Tag Archive: Henrietta Lacks

2019 Henrietta Lacks Memorial Lecture


View the livestream of the lecture here. Join us in honoring the legacy of Mrs. Henrietta Lacks at the 10th Anniversary of the of the Henrietta Lacks Memorial Lecture. We are pleased to have Dr. Griffin Rodgers, director of the National Institutes of Diabetes and Digestive and Kidney Diseases (NDDK), as our keynote speaker. The 2019 winners of both the Urban Health Institute’s Henrietta Lacks Memorial Award and the Henrietta Lacks Dunbar Health Sciences Scholarship will be announced. All are welcome. Free parking is available in the Washington Street Garage, located at 701 N. Washington Street, Baltimore 21205. Please view the […]

Register for the 2019 Henrietta Lacks Memorial Lecture


View the recording of the lecture. Join us in honoring the legacy of Mrs. Henrietta Lacks, Saturday, October 5 from 9:00 am to 12:30 pm, in Turner Auditorium, 720 Rutland Ave, 21205. This year, we celebrate the 10th Anniversary of the Henrietta Lacks Memorial Lecture. We are pleased to have Dr. Griffin Rodgers, director of the National Institutes of Diabetes and Digestive and Kidney Diseases (NDDK), as our keynote speaker. The 2019 winners of both the Urban Health Institute’s Henrietta Lacks Memorial Award and the Henrietta Lacks Dunbar Health Sciences Scholarship will be announced. All are welcome. Free parking is […]

NIH Launches New Resource Celebrating Henrietta Lacks and the Impact of Her Cells on Biomedical Research


NIH Office of Science Policy (OSP) released a new resource on its website that honors Henrietta Lacks and the impact HeLa cells have had on biomedical research over the past 65 years Thursday, June 13th, the NIH Office of Science Policy (OSP) released a new resource on its website that honors Henrietta Lacks and the impact HeLa cells have had on biomedical research over the past 65 years.  This resource is intended to provide an interactive experience where users can learn how vital HeLa cells have been in moving biomedical research forward. Features include: A timeline of significant research milestones […]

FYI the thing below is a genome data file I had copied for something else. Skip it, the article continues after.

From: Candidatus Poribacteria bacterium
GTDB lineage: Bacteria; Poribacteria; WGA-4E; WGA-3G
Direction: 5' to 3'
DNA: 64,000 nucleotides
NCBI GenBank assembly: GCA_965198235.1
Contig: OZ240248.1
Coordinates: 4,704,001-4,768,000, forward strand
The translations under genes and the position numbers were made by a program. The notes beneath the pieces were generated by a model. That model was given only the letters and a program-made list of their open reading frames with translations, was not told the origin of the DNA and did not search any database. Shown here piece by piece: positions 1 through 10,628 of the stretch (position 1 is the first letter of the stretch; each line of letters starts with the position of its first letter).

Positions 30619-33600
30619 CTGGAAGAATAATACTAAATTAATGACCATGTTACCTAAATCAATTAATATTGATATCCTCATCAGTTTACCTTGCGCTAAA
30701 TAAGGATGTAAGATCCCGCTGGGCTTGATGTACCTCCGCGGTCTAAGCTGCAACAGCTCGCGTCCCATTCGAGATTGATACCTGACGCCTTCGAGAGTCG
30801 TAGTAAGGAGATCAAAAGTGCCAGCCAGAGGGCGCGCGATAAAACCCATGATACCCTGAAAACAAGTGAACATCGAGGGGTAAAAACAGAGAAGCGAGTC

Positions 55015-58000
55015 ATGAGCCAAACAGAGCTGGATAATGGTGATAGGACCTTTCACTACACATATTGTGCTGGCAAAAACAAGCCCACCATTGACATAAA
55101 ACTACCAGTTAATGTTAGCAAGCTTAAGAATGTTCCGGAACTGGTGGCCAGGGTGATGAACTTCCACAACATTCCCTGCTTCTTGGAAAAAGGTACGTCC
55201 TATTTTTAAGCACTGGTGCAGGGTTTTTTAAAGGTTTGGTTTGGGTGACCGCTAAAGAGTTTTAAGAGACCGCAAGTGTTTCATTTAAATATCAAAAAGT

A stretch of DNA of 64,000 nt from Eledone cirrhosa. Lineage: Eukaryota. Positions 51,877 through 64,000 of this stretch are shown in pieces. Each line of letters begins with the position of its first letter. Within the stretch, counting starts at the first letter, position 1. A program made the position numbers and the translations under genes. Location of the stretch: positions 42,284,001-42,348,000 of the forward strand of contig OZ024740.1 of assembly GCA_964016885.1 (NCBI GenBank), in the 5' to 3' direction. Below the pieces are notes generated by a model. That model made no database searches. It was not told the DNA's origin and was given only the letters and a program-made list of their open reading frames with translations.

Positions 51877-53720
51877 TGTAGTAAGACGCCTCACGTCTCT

2018 Henrietta Lacks Memorial Lecture Includes Surprise Announcement


New Research Building on East Baltimore Campus to Be Named for Henrietta Lacks Images: Joshua Franzos Article: Janet Anderson To cheers, applause and an enthusiastic standing ovation, Johns Hopkins University President Ronald J. Daniels and Paul B. Rothman, dean of the medical faculty and CEO of Johns Hopkins Medicine, announced at the Henrietta Lacks Memorial Lecture on Oct. 6 that a new research building would be named for Henrietta Lacks. The announcement was the highlight at the ninth annual symposium the Institute for Clinical and Translational Research (ICTR) hosts to mark the legacy of the 31-year-old mother of five who […]

8th Annual Lacks Lecture Spotlights Baltimore Health Disparities


 2017 Video Recording   Johns Hopkins epidemiologist Lisa Cooper’s research focuses on health inequalities in Baltimore, particularly as experienced by the city’s African-Americans. In her keynote address at the eighth Henrietta Lacks Memorial Lecture on October 7, Cooper illuminated the differences that African-Americans living in impoverished sections of the city experience when it comes to health. Cooper spoke to a nearly full Turner Auditorium on The Johns Hopkins Hospital campus at what has become an annual tradition. The lecture celebrates the life and contributions of Henrietta Lacks, whose proliferating cell samples have provided the foundation for many of the world’s most important biological research studies. […]

Henrietta Lacks


Henrietta Lacks was an African-American woman who underwent treatment for an aggressive form of cervical cancer at Johns Hopkins Hospital in 1951.  In addition to providing her with medical care, Henrietta’s doctor at Hopkins removed some of her cancerous cells to use in research without getting her written consent, which was a routine practice in medicine at the time. Despite receiving a high standard of medical treatment, Mrs. Lacks ultimately succumbed to this cancer at the young age of 31.  However, her extraordinary cells—called “HeLa” from the first two letters of her first and last names—continued to reproduce in the […]